I read Unorthodox: The Scandalous Rejection of My Hasidic Roots. It is unorthodox. It is a rejection. But I did not find it scandalous. Not at all.
Guest Post by Rabbi Eliyahu Fink
There is so much about this book that needs to be discussed. Let’s get a bit of insignificant criticism out of the way. For starters, I found the writing decent. Not excellent. It got better as the book progressed, but the early chapters were tedious in my opinion. The writing is over-descriptive to a fault. Too many sentences have too many adjectives and adverbs. The book doesn’t allow the reader any imagination. There’s no room for the reader to breath. It’s sensory overload. It’s almost like the author is trying too hard to prove herself as a good writer. Personally, I found it quite annoying.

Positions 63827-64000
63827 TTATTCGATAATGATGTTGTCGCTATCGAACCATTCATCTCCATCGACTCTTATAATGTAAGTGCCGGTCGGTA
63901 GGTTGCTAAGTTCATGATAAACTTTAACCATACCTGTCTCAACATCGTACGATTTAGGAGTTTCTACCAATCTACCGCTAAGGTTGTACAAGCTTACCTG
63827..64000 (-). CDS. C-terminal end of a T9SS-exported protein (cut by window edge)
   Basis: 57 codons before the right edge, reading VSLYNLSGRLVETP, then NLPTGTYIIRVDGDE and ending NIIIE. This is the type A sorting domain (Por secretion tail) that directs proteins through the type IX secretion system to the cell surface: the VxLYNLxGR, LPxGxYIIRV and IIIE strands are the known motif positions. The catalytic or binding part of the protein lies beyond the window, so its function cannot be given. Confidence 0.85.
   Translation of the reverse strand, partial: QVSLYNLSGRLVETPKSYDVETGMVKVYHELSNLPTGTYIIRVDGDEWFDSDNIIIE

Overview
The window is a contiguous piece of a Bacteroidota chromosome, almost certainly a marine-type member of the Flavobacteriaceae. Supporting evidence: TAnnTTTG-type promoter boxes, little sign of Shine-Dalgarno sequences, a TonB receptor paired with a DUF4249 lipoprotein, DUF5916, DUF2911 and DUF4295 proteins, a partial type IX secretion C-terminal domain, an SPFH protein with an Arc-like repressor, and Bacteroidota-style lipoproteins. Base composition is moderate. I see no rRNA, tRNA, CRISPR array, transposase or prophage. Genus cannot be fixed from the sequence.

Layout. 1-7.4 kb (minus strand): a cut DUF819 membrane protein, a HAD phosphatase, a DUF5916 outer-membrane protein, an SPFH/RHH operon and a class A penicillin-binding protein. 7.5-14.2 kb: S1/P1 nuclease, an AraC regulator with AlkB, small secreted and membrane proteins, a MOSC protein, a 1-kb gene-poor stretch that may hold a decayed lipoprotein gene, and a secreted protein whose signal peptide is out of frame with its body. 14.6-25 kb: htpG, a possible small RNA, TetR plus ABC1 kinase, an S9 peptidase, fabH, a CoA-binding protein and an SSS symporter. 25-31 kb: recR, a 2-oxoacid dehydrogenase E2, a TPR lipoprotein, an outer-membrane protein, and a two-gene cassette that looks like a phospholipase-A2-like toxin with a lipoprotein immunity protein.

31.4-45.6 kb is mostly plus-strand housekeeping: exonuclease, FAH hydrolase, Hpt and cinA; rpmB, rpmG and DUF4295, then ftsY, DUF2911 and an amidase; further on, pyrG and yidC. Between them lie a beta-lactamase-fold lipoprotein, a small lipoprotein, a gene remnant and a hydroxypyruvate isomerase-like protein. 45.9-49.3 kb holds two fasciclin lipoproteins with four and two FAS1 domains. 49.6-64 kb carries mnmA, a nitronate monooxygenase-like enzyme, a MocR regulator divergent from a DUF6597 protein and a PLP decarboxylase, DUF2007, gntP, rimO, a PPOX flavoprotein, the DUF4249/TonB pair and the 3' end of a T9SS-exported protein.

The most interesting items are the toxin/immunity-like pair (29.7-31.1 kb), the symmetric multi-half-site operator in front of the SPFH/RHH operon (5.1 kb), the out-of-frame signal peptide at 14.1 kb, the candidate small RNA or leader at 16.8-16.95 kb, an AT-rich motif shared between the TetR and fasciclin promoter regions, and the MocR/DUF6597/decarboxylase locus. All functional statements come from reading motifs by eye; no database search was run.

The story is unremarkable. Shorter version of the book: Girl raised by her grandparents because her mother is a lesbian who left the community and her father is mentally ill has high anxiety and feels constrained by the limiting lifestyle of her community eventually leaves the community. It’s not a story we haven’t heard before nor is it a story we will not hear again.
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